After just a few weeks, Rennels noticed profound changes. He became more aware of himself and his emotions, and more cognizant of how those emotions precipitated certain actions. His mind still raced at work and when he was actively problem-solving, but he was able to quiet it at the end of the day. He listened better, and he slept better, too. Rennels told us that as he ramped up the duration and frequency of his meditation sessions, he began to feel more in control of himself and no longer at the behest of the world around him. “It was as if every element of my life improved,” he recalls.
Upon first meeting Rennels, we couldn’t help but notice that he is fully present. None of his movements are without intention. He focuses with a deep gaze that soaks up every detail of his surroundings. When we walked into a conference room, presumably one Rennels has been in hundreds of times, he observed the room as if he was walking out onto a ledge to observe the Grand Canyon. The same thing happened when he opened his laptop: He looked like a 4-year-old discovering a MacBook for the first time. Rennels was taking it all in, seemingly awestruck by things we considered ordinary.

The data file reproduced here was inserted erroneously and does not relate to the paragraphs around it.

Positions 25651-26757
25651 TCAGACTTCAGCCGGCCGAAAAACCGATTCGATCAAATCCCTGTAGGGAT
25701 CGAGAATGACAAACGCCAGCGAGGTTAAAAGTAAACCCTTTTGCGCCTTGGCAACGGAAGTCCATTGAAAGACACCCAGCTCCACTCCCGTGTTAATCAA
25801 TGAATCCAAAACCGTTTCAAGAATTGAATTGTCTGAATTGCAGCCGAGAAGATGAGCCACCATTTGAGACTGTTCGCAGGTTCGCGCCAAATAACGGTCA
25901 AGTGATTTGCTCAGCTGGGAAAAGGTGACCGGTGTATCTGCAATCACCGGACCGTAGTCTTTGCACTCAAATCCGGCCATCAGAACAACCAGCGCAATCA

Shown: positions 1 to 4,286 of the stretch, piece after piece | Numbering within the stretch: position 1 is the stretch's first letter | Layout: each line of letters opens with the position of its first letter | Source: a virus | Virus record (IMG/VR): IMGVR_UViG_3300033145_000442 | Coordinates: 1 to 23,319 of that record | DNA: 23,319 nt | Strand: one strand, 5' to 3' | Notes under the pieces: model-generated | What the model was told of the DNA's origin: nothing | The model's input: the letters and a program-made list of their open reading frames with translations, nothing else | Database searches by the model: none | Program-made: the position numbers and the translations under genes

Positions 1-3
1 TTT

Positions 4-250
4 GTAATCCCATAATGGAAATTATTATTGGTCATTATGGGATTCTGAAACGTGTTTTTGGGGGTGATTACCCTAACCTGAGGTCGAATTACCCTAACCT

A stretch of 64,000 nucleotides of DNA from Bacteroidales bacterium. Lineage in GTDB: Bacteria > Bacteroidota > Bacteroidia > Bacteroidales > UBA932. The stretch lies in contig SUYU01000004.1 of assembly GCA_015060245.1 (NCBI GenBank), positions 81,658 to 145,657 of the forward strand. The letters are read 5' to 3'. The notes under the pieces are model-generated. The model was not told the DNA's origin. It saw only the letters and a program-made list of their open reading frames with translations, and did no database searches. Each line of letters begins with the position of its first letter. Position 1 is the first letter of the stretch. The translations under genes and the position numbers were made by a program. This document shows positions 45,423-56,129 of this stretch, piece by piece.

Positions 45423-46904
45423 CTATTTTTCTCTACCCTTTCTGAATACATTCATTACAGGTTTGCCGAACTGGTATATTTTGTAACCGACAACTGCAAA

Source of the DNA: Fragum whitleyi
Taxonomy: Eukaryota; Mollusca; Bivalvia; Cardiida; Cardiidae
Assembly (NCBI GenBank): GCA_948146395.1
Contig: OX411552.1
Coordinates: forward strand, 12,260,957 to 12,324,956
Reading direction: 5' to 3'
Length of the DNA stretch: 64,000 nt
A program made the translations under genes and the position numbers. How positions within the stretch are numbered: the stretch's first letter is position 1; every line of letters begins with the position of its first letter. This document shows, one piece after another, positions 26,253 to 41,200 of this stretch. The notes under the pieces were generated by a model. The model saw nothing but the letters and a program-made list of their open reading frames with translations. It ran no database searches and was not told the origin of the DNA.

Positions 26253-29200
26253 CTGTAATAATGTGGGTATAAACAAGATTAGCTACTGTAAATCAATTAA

Rennels told us that he wasn’t always like this. Prior to SIYLI, he worked for a large management consulting firm. Though he was good for the job, an opinion confirmed by promotions and strong performance reviews, the job wasn’t good for him. Rennels noticed himself chasing external rewards and craving status. He found it hard to focus—something almost impossible to believe given what we witnessed at SIYLI—and he could never calm his racing mind. He told us that even when he wasn’t physically at work, his mind was there. “Like the early Googlers, Rennels simply couldn’t turn it off. But, he says, “That all changed when I got serious about mindfulness.”
Google’s leadership team couldn’t help but notice the benefits of Search Inside Yourself, either. Their employees were healthier, happier, and more productive. They approached Tan and asked him if he’d be interested in teaching mindfulness meditation full-time and leading a new department, called Personal Growth. Tan was floored by the offer and took it, with only one condition: his job title would no longer be software engineer. He’d now be called “Jolly Good Fellow.”